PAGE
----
The main consequence of insufficient sleep is sleepiness. While measures of sleep latency, continuous encephalographical/electro‐oculographical (EEG/EOG) recording and performance tests are useful indicators of sleepiness in the laboratory and clinic, they are not easily implemented
in large, real‐life field studies. Subjective ratings of sleepiness, which are easily applied and unobtrusive, are an alternative, but whether they measure sleepiness sensitively, reliably and validly remains uncertain. This review brings together research relevant to these issues.
It is focused on the Karolinska Sleepiness Scale (KSS), which is a nine‐point Likert‐type scale. The diurnal pattern of sleepiness is U‐shaped, with high KSS values in the morning and late evening, and with great stability across years. KSS values increase sensitively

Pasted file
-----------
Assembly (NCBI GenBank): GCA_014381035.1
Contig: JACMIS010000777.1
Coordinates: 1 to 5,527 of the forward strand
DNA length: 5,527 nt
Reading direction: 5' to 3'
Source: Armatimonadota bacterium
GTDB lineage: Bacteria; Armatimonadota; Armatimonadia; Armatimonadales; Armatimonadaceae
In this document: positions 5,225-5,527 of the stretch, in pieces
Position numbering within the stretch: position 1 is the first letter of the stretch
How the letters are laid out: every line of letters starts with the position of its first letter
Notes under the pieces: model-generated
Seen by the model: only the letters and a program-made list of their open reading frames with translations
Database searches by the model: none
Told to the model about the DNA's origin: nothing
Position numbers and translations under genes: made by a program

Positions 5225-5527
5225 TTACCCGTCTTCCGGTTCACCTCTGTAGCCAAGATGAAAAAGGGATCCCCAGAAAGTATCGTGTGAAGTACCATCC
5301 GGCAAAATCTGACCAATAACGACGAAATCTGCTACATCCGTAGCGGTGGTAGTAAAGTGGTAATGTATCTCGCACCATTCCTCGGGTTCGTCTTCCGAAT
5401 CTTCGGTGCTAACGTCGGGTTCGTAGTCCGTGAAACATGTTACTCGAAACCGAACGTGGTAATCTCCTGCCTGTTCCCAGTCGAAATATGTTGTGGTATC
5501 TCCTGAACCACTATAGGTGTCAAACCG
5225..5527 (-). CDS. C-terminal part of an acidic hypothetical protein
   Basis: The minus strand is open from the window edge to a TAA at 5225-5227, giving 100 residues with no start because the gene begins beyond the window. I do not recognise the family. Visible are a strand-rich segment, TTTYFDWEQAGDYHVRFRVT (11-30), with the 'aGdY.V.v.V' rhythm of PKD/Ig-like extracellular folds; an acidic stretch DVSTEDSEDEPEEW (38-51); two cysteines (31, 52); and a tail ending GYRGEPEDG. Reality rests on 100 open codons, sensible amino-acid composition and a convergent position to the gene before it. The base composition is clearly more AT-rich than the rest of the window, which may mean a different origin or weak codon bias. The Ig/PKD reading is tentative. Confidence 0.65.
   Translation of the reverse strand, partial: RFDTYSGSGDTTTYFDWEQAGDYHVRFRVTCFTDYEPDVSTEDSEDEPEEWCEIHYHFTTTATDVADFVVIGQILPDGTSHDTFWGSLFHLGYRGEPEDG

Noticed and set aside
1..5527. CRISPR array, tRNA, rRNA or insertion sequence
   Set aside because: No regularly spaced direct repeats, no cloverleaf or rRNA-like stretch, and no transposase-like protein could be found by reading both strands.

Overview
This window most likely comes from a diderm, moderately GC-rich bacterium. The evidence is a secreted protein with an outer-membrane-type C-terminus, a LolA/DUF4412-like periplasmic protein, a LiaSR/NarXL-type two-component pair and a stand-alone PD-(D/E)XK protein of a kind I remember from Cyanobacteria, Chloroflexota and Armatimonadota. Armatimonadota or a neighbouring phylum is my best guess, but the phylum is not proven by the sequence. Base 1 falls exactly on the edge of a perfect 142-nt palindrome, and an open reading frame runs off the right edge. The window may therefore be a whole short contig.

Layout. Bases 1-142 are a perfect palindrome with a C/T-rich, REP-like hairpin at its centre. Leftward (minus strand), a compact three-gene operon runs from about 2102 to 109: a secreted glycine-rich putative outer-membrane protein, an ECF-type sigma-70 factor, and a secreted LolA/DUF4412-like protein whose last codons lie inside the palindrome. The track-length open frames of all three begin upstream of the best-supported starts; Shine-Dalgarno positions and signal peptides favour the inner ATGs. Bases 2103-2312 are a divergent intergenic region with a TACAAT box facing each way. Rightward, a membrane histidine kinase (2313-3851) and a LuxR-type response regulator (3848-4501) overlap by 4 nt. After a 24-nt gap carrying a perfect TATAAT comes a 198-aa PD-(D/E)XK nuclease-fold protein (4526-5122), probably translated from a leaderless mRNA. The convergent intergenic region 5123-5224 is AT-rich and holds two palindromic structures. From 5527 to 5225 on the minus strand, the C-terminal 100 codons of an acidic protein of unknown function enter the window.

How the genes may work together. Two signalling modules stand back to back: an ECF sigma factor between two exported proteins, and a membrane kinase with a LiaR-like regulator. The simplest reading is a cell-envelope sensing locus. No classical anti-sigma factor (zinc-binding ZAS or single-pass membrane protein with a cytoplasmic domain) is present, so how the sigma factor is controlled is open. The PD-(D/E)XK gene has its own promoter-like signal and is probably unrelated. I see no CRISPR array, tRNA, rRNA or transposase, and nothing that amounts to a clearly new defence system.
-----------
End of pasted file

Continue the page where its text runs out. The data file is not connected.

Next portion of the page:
during acute total and repeated partial sleep deprivation and night work, including night driving. The effect sizes range between 1.5 and 3. The relation to driving performance or EEG/EOG indicators of sleepiness is highly significant, strongly curvilinear and consistent across individuals.
High (>6) KSS values are associated particularly with impaired driving performance and sleep intrusions in the EEG. KSS values are also increased in many clinical conditions such as sleep apnea, depression and burnout. The context has a strong influence on KSS ratings. Thus, physical activity,
social interaction and light exposure will reduce KSS values by 1–2 units. In contrast, time‐on‐task in a monotonous context will increase KSS values by 1–2 units. In summary, subjective ratings of sleepiness as described here is as sensitive and valid an indicator
of sleepiness as objective measures, and particularly suitable for field studies.